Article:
And there could be more on the way. “Queensland mining ‘inevitable’,” leads a story by Paul Robinson over at the ABC today.” “Just as there’s going to be uranium mining on an increasing basis in Western Australia, South Australia and the Northern Territory, we’ll see uranium mining in Queensland in due course,” says Federal Resources Minister Martin Ferguson.
“Mr Ferguson has told a Resources Conference in central Queensland, uranium mining is no different to developing coal or liquefied natural gas. ‘It’s about supplying the energy needs of other countries…We are energy rich, we do not need nuclear power, our responsibility is to mine uranium with safe hands and to guarantee that our uranium is used by countries that are only prepared to guarantee that it is used with safe hands.”
We’re not sure why Australia couldn’t benefit from nuclear power too. But the Minister is right that between coal, LNG, and uranium, Australia presents investors with a great portfolio of energy choices. And that’s not including traditional oil and gas explorers and producers.
Two more points about energy. First, the trading in shares is going to be volatile. That makes buying and holding a nerve-wracking strategy. The global economy is in transition. And with China and America wrestling over the bigger contribution to global growth – and overall resource demand – there’s going to be a lot of unpredictability to both resource prices and demand. The shares will see saw.
That means investors may have to look at more actively managing their positions in resource shares. This is not to suggest that we should all be market timers now. But you’ll want to have a strategy for dealing with volatility that allows you to lock in gains on rising share prices, but also buffers you from these big periodic falls that we expect to get as markets – and indeed the whole global economy – make the transition to a new normal.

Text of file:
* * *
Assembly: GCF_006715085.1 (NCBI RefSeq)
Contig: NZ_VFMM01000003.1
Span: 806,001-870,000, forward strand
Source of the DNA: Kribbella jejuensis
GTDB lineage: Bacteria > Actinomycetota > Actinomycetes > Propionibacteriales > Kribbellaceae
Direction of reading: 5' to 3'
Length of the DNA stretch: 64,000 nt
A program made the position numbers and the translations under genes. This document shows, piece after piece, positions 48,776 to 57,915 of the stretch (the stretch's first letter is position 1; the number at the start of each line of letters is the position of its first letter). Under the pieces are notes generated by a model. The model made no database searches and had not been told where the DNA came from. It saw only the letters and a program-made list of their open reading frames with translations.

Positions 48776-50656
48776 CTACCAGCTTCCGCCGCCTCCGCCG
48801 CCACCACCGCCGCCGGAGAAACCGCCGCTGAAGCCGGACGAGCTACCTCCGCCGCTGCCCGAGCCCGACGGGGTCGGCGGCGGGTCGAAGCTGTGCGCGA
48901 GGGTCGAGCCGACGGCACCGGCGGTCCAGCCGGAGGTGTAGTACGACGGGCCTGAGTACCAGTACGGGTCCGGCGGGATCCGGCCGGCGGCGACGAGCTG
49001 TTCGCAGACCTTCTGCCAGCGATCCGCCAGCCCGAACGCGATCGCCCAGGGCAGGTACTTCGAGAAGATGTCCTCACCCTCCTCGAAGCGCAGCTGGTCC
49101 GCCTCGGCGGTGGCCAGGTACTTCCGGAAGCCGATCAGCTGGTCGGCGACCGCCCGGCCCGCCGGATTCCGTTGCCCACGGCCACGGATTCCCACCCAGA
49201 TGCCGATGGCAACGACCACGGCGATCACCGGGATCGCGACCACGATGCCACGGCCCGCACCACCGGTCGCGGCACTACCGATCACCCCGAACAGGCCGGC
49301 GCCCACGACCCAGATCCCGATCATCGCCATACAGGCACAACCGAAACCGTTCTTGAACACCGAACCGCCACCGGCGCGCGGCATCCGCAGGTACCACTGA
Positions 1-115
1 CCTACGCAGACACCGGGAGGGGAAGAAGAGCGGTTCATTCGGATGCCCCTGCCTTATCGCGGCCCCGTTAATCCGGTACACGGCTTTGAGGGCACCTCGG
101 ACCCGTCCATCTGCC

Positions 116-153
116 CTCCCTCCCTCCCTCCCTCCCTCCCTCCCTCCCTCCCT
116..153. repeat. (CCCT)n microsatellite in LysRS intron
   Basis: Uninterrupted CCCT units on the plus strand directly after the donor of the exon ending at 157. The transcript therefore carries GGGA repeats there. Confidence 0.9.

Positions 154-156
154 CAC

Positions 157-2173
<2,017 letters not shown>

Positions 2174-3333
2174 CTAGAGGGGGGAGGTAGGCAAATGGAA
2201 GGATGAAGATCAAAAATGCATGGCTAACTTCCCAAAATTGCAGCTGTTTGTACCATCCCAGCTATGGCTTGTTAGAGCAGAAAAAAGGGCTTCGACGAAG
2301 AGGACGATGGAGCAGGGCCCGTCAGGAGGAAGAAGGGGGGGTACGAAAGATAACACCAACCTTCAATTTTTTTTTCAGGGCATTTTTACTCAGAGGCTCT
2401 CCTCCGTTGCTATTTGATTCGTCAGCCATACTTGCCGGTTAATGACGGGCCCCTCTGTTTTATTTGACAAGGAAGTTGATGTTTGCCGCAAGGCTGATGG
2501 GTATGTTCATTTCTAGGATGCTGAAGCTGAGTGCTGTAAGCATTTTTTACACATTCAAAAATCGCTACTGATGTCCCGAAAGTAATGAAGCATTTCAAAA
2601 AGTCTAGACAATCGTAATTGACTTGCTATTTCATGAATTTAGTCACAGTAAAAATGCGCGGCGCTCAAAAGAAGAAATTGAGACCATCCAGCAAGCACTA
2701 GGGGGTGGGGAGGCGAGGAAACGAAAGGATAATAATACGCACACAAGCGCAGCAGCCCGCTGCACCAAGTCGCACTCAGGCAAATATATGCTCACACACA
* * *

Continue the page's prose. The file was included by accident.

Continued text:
The second issue on energy is that it may replace bulk commodities like coal and iron ore as Australia’s largest export industry. Here we’re talking about conventional off-shore LNG production AND unconventional coal-seam-gas LNG production. The unconventional LNG industry is admittedly a much newer (and we’d argue, riskier) industry that iron ore production. But that’s what makes it such an alluring investment opportunity.
If you want to know what the oil majors think of the industry, keep an eye on Santos this week. In yesterday’s Australian Financial Review, Paul Garvey reports that Santos could be a few days away from offloading a bunch of undeveloped gas fields in the Bonaparte Basin. Those fields could fetch the company nearly $500 million, according to Garvey.
But if you’re interested in the kind of transactions that might move the company’s share price, it’s Santos’ 60% stake in the coal-seam-gas fed Gladstone project that may start to attract cashed-up takeover suitors. Garvey reports that, “A series of standstill agreements preventing third parties from launching hostile takeover bids for Santos will expire in August and September.”
Santos has a 17.7% interest in Exxon-Mobil and Oil Search’s Papua New Guinea LNG project. Garvey says that project, “would be attractive to many energy companies, given its status as the most advanced LNG project now on the relatively cluttered drawing board in the region.”
It IS a cluttered drawing aboard. That means there are going to be a lot of losers and a few big winners. Between the more traditional LNG, oil, and gas firms we’re looking at in Diggers and Drillers, and the unconventional players in the Queensland CSG market that Kris Sayce is active with at the Australian Small Cap Investigator, there are a lot of intriguing firms to choose from.
Hopefully we’ve got it right that energy shares are the best way to invest in energy as an asset class. Of course shares are still shares. But one of the reasons we like Australian energy shares so much is that energy itself has become a kind of global capital – gradually replacing the worthless fiat trash pumped out in increasing volumes by governments. More on government debt as an asset class tomorrow.
for The Daily Reckoning Australia